Longo: Pete and Russell at top of NFL playoff heap

If you follow Twitter, you’ve seen someone’s list.

It’s so “in” to rank the quarterbacks.

Best of all-time.

Best of the decade.

Best of the upcoming NFL playoffs.

Yes, one genius had Tom Brady 10th among the 12 starters in the upcoming postseason, just behind, gulp, Buffalo’s Josh Allen and just ahead of cellar-dwelling Jimmy Garoppolo (San Francisco) and Kirk Cousins (Minnesota).


But we all know, darn well, what wins in January and February. It’s not just QBs. It’s QBs and coaches.

So with that in mind, we deliver our own list, ranking the best to worst coach-QB combos in the upcoming playoffs.

The criteria is simple. Who do you trust? Who will deliver?

So with that, away we go.

1. Pete Carroll and

Russell Wilson, Seattle.

Let’s face it. Carroll, an absolute ninny in his three seasons with the Patriots (Google him, kids), is one awful goal-line call away from being a first-ballot Hall of Famer.

He is competent, not spectacular on the sidelines, and that’s enough because Wilson is a bad, bad man. He is the most feared arm in the game.

2. Andy Reid and Patrick Mahomes, Kansas City.

Reid is running out of second chances. But soon or later, this blind squirrel has to trip over an acorn, no?

Mahomes is just the guy to push KC over the top. He’s got the bigtime release and the quick feet to match.

The kid has been ice.

3. Bill Belichick and Tom Brady, New England.

If this was a GM/QB combo, you’re talking No. 10 or 11 here. But it’s coaching that drives this boat (“Eight Rings”).

Brady isn’t himself, but he wasn’t himself in the Super Bowl a year ago either, and BB found a way to stifle the Rams.

Don’t disrespect here, folks. Many have tried. Nearly all have failed.

4. Drew Brees and Sean Payton, New Orleans.

The consummate underachievers in the bunch still command respect, right?

Shouldn’t Brees have three or four rings by now?

I know. They were robbed last year. It’s the only reason these two make the top five.

5. John Harbaugh and Lamar Jackson, Baltimore.

Jackson’s playoff stinker a year ago is a giant strike against this duo.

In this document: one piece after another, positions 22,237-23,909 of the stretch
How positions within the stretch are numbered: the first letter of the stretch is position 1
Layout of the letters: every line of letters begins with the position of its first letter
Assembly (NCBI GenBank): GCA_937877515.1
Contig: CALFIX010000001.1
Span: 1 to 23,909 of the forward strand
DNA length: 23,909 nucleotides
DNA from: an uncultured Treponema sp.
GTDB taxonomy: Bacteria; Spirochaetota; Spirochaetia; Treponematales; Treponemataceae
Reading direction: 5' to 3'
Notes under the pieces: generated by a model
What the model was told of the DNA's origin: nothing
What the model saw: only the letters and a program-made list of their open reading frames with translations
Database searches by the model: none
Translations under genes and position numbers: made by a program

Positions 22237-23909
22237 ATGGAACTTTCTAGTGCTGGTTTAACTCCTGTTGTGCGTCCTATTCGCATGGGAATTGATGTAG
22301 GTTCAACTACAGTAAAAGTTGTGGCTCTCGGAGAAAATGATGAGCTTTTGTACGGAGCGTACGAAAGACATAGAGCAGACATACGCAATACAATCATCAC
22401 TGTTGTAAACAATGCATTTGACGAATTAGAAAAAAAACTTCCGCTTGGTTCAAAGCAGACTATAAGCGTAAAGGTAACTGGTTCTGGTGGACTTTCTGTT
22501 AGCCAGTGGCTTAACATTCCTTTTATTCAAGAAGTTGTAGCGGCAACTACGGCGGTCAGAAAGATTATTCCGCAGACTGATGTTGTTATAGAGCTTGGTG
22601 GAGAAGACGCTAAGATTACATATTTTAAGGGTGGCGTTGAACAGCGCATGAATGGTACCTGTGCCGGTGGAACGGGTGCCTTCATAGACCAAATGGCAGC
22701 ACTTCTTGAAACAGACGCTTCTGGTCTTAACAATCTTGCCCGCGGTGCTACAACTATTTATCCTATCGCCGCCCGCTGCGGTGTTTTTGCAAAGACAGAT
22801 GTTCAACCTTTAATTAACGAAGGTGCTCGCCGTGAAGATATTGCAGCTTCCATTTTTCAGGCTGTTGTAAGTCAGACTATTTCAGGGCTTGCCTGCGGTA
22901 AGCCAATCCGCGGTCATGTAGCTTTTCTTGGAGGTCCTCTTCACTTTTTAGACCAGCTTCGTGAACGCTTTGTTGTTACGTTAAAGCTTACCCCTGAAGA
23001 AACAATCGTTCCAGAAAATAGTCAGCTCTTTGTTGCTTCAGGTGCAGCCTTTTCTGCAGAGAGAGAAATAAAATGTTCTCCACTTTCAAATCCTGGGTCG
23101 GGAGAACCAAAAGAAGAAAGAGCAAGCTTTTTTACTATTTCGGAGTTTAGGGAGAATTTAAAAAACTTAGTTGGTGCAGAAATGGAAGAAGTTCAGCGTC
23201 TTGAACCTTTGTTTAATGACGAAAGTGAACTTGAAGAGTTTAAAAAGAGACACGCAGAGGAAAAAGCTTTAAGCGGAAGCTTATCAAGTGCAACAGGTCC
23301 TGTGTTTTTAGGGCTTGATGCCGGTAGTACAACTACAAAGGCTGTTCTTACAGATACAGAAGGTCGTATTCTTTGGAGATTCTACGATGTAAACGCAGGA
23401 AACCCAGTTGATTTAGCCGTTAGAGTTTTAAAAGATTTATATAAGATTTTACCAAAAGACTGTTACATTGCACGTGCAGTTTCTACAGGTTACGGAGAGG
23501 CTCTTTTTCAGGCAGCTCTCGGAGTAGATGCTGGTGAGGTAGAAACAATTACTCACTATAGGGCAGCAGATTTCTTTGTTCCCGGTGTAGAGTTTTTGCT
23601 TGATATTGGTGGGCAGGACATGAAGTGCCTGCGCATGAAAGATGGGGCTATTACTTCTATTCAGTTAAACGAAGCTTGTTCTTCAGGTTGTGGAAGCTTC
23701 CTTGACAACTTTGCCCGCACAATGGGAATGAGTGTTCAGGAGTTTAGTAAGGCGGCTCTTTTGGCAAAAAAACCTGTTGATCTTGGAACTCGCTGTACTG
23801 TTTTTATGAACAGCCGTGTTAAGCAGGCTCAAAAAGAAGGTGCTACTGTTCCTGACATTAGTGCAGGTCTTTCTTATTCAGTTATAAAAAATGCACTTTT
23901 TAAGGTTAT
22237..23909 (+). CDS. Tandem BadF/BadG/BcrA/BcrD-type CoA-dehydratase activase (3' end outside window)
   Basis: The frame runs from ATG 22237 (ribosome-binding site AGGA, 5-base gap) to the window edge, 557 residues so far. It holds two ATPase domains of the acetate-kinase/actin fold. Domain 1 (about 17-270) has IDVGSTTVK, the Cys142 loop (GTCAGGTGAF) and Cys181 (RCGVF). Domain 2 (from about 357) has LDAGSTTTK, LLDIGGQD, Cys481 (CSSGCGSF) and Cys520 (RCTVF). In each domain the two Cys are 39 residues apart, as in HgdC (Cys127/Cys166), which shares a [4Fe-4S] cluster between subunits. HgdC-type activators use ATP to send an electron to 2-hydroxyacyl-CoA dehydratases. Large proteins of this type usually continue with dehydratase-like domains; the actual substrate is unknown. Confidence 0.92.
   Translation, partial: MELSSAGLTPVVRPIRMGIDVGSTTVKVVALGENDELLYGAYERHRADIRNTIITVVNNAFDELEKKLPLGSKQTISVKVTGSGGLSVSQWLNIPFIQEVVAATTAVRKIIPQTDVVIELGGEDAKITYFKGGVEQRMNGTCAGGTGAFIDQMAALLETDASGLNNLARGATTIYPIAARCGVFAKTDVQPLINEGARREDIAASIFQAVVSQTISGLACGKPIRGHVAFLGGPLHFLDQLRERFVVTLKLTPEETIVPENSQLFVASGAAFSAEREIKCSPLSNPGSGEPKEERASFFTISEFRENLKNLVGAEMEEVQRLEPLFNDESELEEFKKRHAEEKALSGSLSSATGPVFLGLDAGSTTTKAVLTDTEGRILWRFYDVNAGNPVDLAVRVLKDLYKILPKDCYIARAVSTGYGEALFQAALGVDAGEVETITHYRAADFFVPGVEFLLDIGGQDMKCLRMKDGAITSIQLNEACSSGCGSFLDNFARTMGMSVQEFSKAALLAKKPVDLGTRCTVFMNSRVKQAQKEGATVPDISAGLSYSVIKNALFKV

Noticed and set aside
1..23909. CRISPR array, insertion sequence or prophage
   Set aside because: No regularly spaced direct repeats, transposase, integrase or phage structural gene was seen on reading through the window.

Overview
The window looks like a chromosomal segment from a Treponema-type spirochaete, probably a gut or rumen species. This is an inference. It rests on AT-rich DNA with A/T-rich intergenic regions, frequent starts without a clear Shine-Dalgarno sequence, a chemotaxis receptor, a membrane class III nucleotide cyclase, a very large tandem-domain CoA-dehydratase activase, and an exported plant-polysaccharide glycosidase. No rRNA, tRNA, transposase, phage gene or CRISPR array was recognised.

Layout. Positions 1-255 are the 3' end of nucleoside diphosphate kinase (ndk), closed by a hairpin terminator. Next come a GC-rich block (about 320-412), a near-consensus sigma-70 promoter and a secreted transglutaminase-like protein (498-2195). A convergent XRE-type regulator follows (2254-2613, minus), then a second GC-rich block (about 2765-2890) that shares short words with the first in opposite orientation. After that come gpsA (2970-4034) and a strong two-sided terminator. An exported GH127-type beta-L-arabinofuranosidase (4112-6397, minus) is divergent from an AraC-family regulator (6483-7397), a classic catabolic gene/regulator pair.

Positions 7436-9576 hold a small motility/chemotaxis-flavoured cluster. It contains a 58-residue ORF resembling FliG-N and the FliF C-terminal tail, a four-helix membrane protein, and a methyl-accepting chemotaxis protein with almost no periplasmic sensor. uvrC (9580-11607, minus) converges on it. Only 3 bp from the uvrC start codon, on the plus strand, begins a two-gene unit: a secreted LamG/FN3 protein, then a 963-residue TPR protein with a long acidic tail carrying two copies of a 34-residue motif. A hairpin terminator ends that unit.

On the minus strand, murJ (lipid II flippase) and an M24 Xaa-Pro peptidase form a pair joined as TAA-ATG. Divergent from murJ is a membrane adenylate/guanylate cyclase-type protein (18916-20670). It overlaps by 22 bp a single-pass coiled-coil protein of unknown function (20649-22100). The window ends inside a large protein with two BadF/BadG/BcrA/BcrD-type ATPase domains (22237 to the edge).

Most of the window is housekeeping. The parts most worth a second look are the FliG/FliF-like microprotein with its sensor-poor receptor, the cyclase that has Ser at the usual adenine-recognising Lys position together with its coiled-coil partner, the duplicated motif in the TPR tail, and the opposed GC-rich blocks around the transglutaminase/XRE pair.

The 2019 MVP-to-be is holding Harbaugh down.

Realizing the Ravens play in Maryland, I’m Mr. Missouri when it comes to these two.

Show me.

6. Mike Vrabel and Ryan Tannehill, Tennessee.

Vrabel might be my favorite coach in the game.

He’s smart, classy and knows the difference between championship mettle and being just another team. His QB is the issue.

I never looked it up but I’m told Tannehill is German for “run-of-the-mill.”

7. Doug Pederson and Carson Wentz, Philadelphia.

The Eagles’ boss has a title. And Wentz might have had the best season that nobody knows about.

8. Matt Lafleur and Aaron Rodgers, Green Bay.

Of all the quarterbacks in the field, Rodgers has the most pressure on his No. 12.

Remember when this guy was in the “best of all-time” conversation.

The best guy in the game has to do more than win one Super Bowl. His window is just closing, almost as fast as Brady’s.

9. Bill O’Brien and Deshaun Watson, Houston.

This is all about track record.

Neither of these two has done a thing in the postseason, despite having ample opportunity. I will never buy in.

10. Kyle Shanahan and Jimmy Garoppolo, San Francisco.

This one hurts a ton because I have an absolute man-crush on Jimmy G.

I firmly believe he’s the next big thing.

Unfortunately, his coach oversaw the most calamitous collapse in Super Bowl history with the 28-3 lead for Atlanta.

What a chump. If this was Jimmy G and anybody else, it’s top five. But flat-brim Shanahan? No thanks.

11. Mike Zimmer and Kirk Cousins, Minnesota.

Would you go to battle with either of these guys?

Zimmer’s goal seems to forever be a “Wild Card.” And Cousins’ might be the least enthused QB in the field.

He’s got his contract. Playoffs are like a pay cut.

It’s golf season, man.

12. Sean McDermott and Josh Allen, Buffalo.

The easiest choice in the bunch. Allen can’t throw and his coach can’t gameplan.

Other than that, the Bills have a great thing going.

What the heck was McDermott doing in the biggest football game of his life at Gillette Stadium two weeks ago? That might have been the worst performance by any coach in the game since the Bills canned Dick Jauron.